The patriarch behind Abou Tarek, one of Egypt’s most famous restaurants, has always been able to depend on koshary. A mix of pasta, rice, lentils, chickpeas, fried onions and spicy tomato sauce, koshary is one of the cheapest and most popular foods in Egypt, so packed with carbs and protein that it can keep even the hungriest customers full all day. Everyone here eats it — from the richest of the rich to the poorest of the poor. But with food prices rising rapidly in the face of a growing economic crisis, even the most low-cost meals are becoming more expensive to make — hitting the margins of koshary kingpins like Youssef Zaki, the owner of Abou Tarek, as well as the pockets of regular Egyptians. Washington Post

Tunisia: Many Leaving Tunisia As Democracy Unravels, Economy Flounders
“There’s a sort of collective despair,” said Alaa Talbi, director of the Tunisian Forum for Economic and Social Rights, an NGO specializing in migration, among other issues. “People want to change things — their context, their neighborhood, their town — Tunisians want to leave their country.” Talbi’s group says Tunisian migration is hitting numbers not seen since its 2011 revolution, which catalyzed a wider revolt against authoritarian systems across the Arab world. Nearly 40,000 clandestine Tunisians reached European shores this year via Italy and a newer route through Serbia, according to the forum’s estimates. Nearly 30,000 were pushed back by coast guards. Hundreds of others like 15-year-old Walid are dead or missing. Still, others are leaving the country legally — including some 400,000 engineers and more than 3,000 doctors over the past five years, reports say. … The multiparty democracy that emerged from Tunisia’s revolution has all but vanished since President Kais Saied seized far-reaching powers last year — consolidated under a new constitution he pushed through in July, despite less than 30% voter support. VOA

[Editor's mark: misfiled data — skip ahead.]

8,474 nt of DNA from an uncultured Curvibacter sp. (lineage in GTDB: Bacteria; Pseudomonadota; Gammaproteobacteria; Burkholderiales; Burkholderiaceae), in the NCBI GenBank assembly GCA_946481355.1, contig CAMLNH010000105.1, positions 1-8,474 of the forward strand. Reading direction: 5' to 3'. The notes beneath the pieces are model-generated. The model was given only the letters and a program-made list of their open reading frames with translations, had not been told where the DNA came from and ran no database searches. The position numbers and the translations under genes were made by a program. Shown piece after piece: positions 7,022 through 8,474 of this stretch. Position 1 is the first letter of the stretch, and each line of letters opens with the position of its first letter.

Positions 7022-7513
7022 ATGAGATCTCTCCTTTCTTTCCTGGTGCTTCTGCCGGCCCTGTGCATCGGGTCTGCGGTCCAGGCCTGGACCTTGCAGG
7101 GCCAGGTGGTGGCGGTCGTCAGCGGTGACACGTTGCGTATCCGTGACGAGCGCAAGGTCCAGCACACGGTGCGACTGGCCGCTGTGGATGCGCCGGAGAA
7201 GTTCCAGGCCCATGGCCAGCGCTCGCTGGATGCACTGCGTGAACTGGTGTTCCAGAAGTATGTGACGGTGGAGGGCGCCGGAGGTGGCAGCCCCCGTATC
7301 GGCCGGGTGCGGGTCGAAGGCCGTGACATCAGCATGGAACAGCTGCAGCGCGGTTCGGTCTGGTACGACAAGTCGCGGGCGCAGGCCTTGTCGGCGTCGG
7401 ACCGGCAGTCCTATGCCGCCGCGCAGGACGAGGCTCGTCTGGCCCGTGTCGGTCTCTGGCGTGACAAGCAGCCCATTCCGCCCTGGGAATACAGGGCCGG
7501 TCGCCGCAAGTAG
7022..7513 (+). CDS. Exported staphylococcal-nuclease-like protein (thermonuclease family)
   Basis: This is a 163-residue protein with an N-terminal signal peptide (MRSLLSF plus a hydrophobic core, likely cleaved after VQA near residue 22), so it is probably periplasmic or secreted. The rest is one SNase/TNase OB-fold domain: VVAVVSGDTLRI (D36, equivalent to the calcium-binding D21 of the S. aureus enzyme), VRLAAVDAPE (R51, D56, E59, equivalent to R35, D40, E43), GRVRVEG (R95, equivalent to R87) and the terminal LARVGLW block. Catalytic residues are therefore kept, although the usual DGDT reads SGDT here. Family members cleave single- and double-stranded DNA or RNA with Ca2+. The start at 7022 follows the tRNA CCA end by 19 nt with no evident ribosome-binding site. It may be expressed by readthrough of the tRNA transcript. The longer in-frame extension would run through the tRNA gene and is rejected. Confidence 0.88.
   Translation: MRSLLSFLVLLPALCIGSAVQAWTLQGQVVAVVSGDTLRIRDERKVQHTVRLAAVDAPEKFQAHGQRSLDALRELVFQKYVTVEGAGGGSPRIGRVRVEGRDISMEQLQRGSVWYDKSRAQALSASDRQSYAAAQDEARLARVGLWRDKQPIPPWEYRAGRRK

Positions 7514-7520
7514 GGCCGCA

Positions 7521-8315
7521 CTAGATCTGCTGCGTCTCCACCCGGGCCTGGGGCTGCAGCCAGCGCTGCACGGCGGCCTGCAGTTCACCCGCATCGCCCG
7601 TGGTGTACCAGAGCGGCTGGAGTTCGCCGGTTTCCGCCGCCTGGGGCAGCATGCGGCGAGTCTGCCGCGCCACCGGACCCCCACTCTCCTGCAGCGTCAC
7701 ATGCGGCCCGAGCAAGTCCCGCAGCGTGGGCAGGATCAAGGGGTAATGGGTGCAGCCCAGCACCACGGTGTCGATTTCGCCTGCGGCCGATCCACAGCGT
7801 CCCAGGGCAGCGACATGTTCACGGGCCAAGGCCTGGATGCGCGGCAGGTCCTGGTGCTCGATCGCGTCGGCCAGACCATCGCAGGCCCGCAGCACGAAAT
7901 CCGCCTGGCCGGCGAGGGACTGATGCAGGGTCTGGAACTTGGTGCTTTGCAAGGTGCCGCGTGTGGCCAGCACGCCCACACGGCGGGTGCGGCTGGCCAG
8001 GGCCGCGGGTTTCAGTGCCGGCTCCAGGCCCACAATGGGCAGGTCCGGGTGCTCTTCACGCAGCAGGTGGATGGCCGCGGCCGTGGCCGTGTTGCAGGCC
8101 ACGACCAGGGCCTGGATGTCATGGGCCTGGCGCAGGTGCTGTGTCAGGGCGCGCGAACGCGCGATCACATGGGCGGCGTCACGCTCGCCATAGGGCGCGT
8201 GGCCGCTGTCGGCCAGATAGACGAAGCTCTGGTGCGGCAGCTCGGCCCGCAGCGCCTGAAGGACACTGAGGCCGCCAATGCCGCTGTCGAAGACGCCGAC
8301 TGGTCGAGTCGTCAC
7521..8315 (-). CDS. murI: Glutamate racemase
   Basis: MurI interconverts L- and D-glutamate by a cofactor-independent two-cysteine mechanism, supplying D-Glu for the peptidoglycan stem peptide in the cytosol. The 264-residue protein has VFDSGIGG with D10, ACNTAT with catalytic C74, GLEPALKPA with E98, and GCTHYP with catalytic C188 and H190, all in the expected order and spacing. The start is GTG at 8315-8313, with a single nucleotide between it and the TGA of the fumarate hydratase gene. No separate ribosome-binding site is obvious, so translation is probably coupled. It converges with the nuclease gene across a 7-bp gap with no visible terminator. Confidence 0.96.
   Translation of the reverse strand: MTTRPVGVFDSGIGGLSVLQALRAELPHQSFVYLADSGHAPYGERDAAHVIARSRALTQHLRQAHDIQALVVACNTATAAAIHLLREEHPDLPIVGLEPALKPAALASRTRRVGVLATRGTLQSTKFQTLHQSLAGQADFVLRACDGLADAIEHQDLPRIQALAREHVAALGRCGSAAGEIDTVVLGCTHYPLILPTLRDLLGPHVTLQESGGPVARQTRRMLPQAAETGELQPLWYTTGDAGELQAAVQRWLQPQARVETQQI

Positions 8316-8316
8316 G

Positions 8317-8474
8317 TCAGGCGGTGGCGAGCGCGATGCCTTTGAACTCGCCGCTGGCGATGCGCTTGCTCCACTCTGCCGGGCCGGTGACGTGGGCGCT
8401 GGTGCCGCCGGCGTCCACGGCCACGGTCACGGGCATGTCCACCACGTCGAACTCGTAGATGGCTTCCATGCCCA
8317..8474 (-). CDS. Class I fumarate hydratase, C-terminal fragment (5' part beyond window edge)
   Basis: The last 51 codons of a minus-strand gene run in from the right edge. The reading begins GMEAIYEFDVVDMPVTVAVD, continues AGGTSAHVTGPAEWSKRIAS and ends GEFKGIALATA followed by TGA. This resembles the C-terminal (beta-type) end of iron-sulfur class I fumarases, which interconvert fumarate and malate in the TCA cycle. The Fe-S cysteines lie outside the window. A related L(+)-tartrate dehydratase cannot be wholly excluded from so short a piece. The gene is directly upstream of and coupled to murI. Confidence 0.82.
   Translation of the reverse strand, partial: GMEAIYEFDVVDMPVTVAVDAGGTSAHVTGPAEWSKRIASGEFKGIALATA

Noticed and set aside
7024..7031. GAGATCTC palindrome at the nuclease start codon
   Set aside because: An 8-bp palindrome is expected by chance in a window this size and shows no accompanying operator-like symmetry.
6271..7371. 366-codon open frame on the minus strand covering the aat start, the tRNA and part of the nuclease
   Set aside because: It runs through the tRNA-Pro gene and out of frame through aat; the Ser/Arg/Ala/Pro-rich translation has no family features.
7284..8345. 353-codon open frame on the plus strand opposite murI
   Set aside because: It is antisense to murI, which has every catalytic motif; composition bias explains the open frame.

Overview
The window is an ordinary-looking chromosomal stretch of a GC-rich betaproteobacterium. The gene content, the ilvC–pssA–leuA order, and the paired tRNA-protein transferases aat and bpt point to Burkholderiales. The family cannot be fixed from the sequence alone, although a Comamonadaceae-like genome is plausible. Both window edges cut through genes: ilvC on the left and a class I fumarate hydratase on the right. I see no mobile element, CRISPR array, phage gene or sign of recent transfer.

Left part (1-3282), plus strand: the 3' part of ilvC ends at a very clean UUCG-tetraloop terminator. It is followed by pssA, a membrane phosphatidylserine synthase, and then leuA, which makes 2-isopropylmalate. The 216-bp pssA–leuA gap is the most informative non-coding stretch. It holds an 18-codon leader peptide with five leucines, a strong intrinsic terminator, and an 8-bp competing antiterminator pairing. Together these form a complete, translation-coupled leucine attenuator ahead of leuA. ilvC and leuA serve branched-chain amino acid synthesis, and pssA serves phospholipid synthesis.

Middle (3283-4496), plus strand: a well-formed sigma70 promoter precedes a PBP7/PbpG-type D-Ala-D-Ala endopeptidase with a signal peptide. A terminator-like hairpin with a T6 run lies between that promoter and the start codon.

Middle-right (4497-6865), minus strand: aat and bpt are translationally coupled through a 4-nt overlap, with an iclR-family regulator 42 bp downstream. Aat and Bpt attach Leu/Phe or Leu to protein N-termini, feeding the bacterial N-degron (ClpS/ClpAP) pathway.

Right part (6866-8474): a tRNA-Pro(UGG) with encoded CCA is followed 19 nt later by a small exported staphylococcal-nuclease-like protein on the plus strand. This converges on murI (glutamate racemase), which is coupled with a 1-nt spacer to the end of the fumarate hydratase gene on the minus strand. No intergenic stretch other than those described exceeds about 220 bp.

Worrying Youth Mobilisation in South Sudan
The United Nations (UN) mission in South Sudan – UNMISS – is concerned about reports of armed Nuer youth mobilising in the greater Jonglei area. The mobilisation, according to an UNMISS statement “has the potential to trigger violent attacks which could impact civilians”. News reports have it at least 57 people died in attacks since Christmas Day (25 December). At the same time as the UNMISS statement another, issued under the auspices of the regional bloc IGAD (Intergovernmental Authority on Development in Eastern Africa; the United States (US)/United Kingdom (UK)/Norway troika, the European Union (EU) and the body overseeing the peace agreement signed by the warring parties in South Sudan (R-JMEC), noted “escalating ongoing violence, loss of life and reports of alleged use of heavy weaponry” were concerning. It further called on combatants and supporters “to immediately cease hostilities, exercise restraint and respect human rights”. A call was also made to South Sudanese leaders to urgently intervene to stop the fighting and ensure civilians’ safety and security as well as unimpeded humanitarian access to people affected by fighting. defenceWeb

South Sudan Sends 750 Troops to DRC
South Sudan is sending 750 troops to join the East Africa Force trying to bring peace in the eastern Democratic Republic of Congo, despite its own struggles to restore peace back home. President Salva Kiir officially deployed troops to eastern Democratic Republic of Congo to join an East African regional force aimed at ending decades of bloodshed in that country. The troops join contingents from Kenya, Burundi and Uganda, in what is seen as a test of the East African Community’s ability to respond to violence in the region and stabilize the country. … South Sudan’s troops will be stationed in Goma city. They will conduct operations to restore normalcy to the region, where Congolese troops are fighting the M23 rebel group. VOA